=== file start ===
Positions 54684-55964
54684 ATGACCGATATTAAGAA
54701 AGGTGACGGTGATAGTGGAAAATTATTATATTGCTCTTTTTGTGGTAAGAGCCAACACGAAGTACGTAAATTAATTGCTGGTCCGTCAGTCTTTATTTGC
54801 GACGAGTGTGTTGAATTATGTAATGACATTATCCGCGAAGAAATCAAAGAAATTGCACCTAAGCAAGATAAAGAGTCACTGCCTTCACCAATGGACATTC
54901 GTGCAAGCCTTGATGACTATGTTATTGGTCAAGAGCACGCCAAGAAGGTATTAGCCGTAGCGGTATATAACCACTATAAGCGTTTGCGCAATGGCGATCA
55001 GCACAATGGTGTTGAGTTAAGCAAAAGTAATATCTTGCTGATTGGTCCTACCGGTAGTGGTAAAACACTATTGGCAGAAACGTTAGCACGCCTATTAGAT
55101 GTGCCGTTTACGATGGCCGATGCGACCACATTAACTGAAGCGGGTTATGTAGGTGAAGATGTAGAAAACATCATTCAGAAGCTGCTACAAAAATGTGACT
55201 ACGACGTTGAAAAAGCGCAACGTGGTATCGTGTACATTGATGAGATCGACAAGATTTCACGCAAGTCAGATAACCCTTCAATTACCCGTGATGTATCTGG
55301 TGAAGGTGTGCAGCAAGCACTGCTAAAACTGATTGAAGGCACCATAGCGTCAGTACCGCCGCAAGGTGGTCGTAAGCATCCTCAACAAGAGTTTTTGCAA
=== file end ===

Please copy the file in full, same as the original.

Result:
Positions 54684-55964
54684 ATGACCGATATTAAGAA
54701 AGGTGACGGTGATAGTGGAAAATTATTATATTGCTCTTTTTGTGGTAAGAGCCAACACGAAGTACGTAAATTAATTGCTGGTCCGTCAGTCTTTATTTGC
54801 GACGAGTGTGTTGAATTATGTAATGACATTATCCGCGAAGAAATCAAAGAAATTGCACCTAAGCAAGATAAAGAGTCACTGCCTTCACCAATGGACATTC
54901 GTGCAAGCCTTGATGACTATGTTATTGGTCAAGAGCACGCCAAGAAGGTATTAGCCGTAGCGGTATATAACCACTATAAGCGTTTGCGCAATGGCGATCA
55001 GCACAATGGTGTTGAGTTAAGCAAAAGTAATATCTTGCTGATTGGTCCTACCGGTAGTGGTAAAACACTATTGGCAGAAACGTTAGCACGCCTATTAGAT
55101 GTGCCGTTTACGATGGCCGATGCGACCACATTAACTGAAGCGGGTTATGTAGGTGAAGATGTAGAAAACATCATTCAGAAGCTGCTACAAAAATGTGACT
55201 ACGACGTTGAAAAAGCGCAACGTGGTATCGTGTACATTGATGAGATCGACAAGATTTCACGCAAGTCAGATAACCCTTCAATTACCCGTGATGTATCTGG
55301 TGAAGGTGTGCAGCAAGCACTGCTAAAACTGATTGAAGGCACCATAGCGTCAGTACCGCCGCAAGGTGGTCGTAAGCATCCTCAACAAGAGTTTTTGCAA